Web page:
"An important contribution to [the] historical discourse . . . More than a simple day-by-day account of the gruesome reality in Berlin immediately after the end of the war. [The author's] poignant and insightful observations demonstrate a remarkable capacity to look beyond personal circumstances in order to discern the bigger picture . . . Her best writing emerges when she analyzes the impact of the war and subjugation on traditional gender roles . . . Her adroit descriptions of the people and their cellar rituals are so convincing that the reader can almost smell the damp air . . . As a historical and literary document, A Woman in Berlin deserves a place among the famous war diaries by Anne Frank and Victor Klemperer. This book is required reading for anyone who wants to gain an understanding of the trauma experienced by a defeated people at the end of World War II."—Bianka J. Adams, H-Net Book Review

"A devastating book. It is matter-of-fact, makes no attempt to score political points, does not attempt to solicit sympathy for its protagonist, and yet is among the most chilling indictments of war I have ever read. Everybody, in particular every woman, ought to read it."—Arundhati Roy, Booker Prize-winning author of The God of Small Things

"Complex, closely observed diary by a woman living in conquered Berlin at the end of WWII. A professional journalist and editor who died in 2001, the author documents with immediacy her struggle to survive at the closing stages of the war. Originally published in 1953, the diary chronicles in the present tense the lives of Germans in the spring of 1945 as 1.5 million Soviet soldiers advance through bombed-out Berlin. The first interactions are relatively calm. Russians happily ride stolen bicycles through the streets; the author hears and sees their 'friendly voices, good-natured faces.' This period quickly ends with mass rape of German women, including the diarist. After describing in detail the psychological and physical toll of rape, Anonymous decides, 'I'm alive, aren't I? Life goes on!' Many women adopt gallows humor, saying, 'Better a Russki on top than a Yank overhead.' Using a strategy adopted by many, the author seduces a high-ranking Russian officer: 'I have to find a single wolf to keep away the pack,' she explains. Several of these arrangements not only provide her with some protection, but also much-needed food and supplies. Anonymous writes of her neighbors' collective shame about their complicity with Nazism and quotes a German refugee, brutalized at the Czech border, who says wearily, 'We can't complain. We brought it on ourselves.' But she also notes how quickly many of her compatriots pull a hollow about-face and reject Hitler. A tireless observer, she pinpoints wartime relationships and small revealing scenes: the eeriness of vanished sparrows, the progress of gardeners tending their plots between bombings, a boy dreamily asking his mother if they can eat an emaciated horse, Berliners repeating with scornful irony the prewar propaganda catchphrase, 'For all of this we thank the Führer.' Frank and affecting, a remarkable piece of war literature."—Kirkus Reviews (starred review)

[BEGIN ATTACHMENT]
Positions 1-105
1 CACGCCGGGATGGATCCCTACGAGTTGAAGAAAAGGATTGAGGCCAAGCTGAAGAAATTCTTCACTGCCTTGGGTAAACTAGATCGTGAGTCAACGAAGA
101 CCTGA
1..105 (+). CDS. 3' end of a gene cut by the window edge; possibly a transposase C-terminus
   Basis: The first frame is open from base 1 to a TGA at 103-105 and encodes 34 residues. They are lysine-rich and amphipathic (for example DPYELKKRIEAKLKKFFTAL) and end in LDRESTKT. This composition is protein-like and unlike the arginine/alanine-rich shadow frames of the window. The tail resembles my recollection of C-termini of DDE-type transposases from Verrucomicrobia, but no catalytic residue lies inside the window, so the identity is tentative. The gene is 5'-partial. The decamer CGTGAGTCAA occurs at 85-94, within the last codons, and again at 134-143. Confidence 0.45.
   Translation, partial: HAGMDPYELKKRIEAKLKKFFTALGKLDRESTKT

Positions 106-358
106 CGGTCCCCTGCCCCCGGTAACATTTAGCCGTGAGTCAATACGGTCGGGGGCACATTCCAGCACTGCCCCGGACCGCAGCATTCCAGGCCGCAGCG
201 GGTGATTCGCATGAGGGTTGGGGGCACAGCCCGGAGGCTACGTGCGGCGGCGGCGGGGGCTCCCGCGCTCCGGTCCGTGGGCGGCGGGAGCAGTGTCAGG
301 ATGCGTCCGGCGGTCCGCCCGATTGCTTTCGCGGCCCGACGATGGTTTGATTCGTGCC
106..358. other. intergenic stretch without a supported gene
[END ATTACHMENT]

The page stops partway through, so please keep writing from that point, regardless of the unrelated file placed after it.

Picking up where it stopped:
Reviews from Goodreads



Read an Excerpt

The anonymous author was a young woman at the time of the fall of Berlin. She was a journalist and editor during and after the war.



  • A Woman in Berlin Official Movie Trailer

    Watch this video and see the official trailer for the film adapation of A Woman in Berlin, set in 1945 during the Red Army invasion of Berlin.



  • Anonymous was a young woman at the time of the fall of Berlin. She was a journalist and editor during and after the war.